Differentiation of Human Embryonic Stem Cells into Dopaminergic Nerve Cells


The invention described here is a novel method of differentiating human embryonic stem cells (hESCs) into dopaminergic nerve cells, which is preferable to the currently available dopaminergic differentiation techniques.

This invention potentially provides a source of sufficient dopaminergic cells not only for the clinical transplantation of dopaminergic tissue but also for in vitro studies of human cells useful for pharmaceutical screens related to neurodegenerative disorders and substance abuse.

Neurodegenerative disorders encompass a range of debilitating conditions including Parkinson's disease, Alzheimer's disease, and Huntington's disease. The primary cause of cognitive dysfunction for these three disorders has been directly linked to neuron degeneration, usually in specific areas of the brain. Transplantation of fetal dopaminergic neurons in affected areas of the brain in late stage Parkinson's disease has demonstrated clinical utility in human patients. However, fetal transplantation therapy generally requires human tissue from at least 3-5 embryos to obtain a clinically reliable improvement in the patient, thus demonstrating a need for a larger and more reliable source of dopaminergic cells. HESCs are a promising alternative source of cells because they can grow in culture indefinitely and have the ability to differentiate into a variety of cell types. One of the most efficient methods for conversion of hESCs to dopaminergic neurons requires the presence of mouse stromal cells which have an undefined dopaminergic inducing activity. However, the major disadvantage of this method is the exposure of hESC to mouse cells, which hinders any downstream clinical application due to possible transfer of animal cells and pathogens. This invention has unveiled the molecular nature of the activity of the mouse cells and established an efficient alternative approach for dopamine neuron generation, which is more suitable for clinical application. This innovative approach potentially provides a large and reliable source of dopaminergic cells sufficient for clinically relevant transplantation of dopaminergic tissue as well as in vitro pharmacologic studies of human dopaminergic cells.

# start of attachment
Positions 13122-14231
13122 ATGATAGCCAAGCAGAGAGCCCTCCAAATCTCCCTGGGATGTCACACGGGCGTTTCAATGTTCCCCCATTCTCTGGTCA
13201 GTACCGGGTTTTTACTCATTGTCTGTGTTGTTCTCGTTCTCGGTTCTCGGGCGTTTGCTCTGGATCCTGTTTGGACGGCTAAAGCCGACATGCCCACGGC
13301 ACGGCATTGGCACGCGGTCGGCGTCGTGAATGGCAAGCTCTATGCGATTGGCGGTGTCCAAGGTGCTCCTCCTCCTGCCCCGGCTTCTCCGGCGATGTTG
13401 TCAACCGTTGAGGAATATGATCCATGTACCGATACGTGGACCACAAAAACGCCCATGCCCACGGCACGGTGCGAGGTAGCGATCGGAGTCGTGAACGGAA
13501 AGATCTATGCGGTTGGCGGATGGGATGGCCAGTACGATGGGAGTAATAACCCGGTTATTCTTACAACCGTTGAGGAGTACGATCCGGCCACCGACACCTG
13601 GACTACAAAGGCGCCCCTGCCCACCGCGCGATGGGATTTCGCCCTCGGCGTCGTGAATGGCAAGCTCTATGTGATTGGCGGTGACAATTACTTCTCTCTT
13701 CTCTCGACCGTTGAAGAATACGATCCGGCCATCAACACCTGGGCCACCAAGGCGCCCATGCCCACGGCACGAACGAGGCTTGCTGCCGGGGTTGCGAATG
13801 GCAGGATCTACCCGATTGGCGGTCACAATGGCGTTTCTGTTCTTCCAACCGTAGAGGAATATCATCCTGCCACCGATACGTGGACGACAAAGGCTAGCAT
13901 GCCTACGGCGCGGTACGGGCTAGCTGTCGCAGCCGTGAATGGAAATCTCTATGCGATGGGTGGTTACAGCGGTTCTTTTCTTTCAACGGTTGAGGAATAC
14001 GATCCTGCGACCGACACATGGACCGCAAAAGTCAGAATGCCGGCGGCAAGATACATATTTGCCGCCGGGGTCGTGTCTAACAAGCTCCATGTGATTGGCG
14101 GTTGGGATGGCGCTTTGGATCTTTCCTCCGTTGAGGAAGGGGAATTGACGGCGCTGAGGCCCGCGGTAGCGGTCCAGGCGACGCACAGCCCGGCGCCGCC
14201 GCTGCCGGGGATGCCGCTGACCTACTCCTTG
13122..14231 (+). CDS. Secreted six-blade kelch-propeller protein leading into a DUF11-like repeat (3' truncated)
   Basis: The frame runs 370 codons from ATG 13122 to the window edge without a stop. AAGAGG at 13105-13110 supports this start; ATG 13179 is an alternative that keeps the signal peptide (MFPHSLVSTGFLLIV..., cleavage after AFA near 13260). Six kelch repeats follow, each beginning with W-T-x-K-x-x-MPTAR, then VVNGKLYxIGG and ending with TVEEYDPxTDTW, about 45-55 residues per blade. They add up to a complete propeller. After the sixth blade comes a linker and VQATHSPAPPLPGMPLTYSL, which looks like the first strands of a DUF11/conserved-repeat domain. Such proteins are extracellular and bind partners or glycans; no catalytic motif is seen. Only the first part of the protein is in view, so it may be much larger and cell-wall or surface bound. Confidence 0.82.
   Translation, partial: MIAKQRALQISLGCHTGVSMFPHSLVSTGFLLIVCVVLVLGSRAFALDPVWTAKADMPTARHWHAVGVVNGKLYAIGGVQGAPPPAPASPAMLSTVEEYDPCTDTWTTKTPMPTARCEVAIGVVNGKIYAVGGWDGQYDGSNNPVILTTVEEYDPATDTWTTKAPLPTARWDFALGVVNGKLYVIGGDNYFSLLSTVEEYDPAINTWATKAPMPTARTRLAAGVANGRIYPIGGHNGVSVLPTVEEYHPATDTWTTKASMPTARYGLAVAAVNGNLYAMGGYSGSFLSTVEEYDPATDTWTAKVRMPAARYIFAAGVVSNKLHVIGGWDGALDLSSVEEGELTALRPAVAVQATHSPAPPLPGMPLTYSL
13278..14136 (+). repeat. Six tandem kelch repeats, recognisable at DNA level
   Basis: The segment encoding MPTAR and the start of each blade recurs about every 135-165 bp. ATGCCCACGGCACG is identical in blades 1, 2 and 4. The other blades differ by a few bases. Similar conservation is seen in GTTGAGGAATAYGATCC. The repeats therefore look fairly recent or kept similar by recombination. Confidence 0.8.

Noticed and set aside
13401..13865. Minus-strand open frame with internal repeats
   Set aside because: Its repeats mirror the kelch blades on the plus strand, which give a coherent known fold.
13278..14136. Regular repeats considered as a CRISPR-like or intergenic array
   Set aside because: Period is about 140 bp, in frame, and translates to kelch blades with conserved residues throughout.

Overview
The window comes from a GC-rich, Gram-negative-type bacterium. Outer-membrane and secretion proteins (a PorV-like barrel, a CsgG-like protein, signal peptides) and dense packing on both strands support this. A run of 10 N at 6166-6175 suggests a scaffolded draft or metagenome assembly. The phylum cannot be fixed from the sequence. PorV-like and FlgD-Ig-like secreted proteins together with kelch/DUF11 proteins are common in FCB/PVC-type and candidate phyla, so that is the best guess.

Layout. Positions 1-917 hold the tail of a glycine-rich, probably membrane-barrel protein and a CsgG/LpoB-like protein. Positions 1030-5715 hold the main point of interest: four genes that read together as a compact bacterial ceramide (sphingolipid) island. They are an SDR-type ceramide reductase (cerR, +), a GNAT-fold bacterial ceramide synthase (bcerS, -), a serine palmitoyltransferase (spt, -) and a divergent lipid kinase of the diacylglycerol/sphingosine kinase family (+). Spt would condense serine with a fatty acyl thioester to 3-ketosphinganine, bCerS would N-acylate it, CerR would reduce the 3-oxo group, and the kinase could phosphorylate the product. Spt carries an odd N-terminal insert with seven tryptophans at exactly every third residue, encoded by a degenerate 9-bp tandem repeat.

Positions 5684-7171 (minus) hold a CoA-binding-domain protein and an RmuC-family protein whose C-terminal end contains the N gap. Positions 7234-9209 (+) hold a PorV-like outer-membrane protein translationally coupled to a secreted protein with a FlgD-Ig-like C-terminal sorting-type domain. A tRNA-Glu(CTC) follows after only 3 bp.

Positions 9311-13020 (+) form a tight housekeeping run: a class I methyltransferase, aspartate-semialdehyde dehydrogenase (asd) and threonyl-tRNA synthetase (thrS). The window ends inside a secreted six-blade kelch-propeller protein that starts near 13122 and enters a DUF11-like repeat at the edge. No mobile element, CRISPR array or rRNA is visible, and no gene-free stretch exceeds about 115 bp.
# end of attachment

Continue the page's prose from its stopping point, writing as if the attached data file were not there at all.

Potential Commercial Applications: Competitive Advantages:
  • Human dopaminergic cell source for neuronal transplantation, with potential clinical application to Parkinson's disease and possibly other neurodegenerative disorders.
  • Human dopaminergic cell source for in vitro models for pharmaceutical screens relevant to neurodegenerative disorders and substance abuse.
 


Development Stage:
Early-stage

Inventors:

William Freed (NIDA)  ➽ more inventions...

Tandis Vazin (NIDA)  ➽ more inventions...


Intellectual Property:
U.S. Pat: 8,628,962 issued 2014-01-14
PCT Application No. PCT/US2009/065007
US Application No. 13/129,661

Licensing Contact:
Vio Conley, M.S.
Email: conleyv@mail.nih.gov
Phone: 240-276-5530

OTT Reference No: E-176-2008/0
Updated: Oct 11, 2017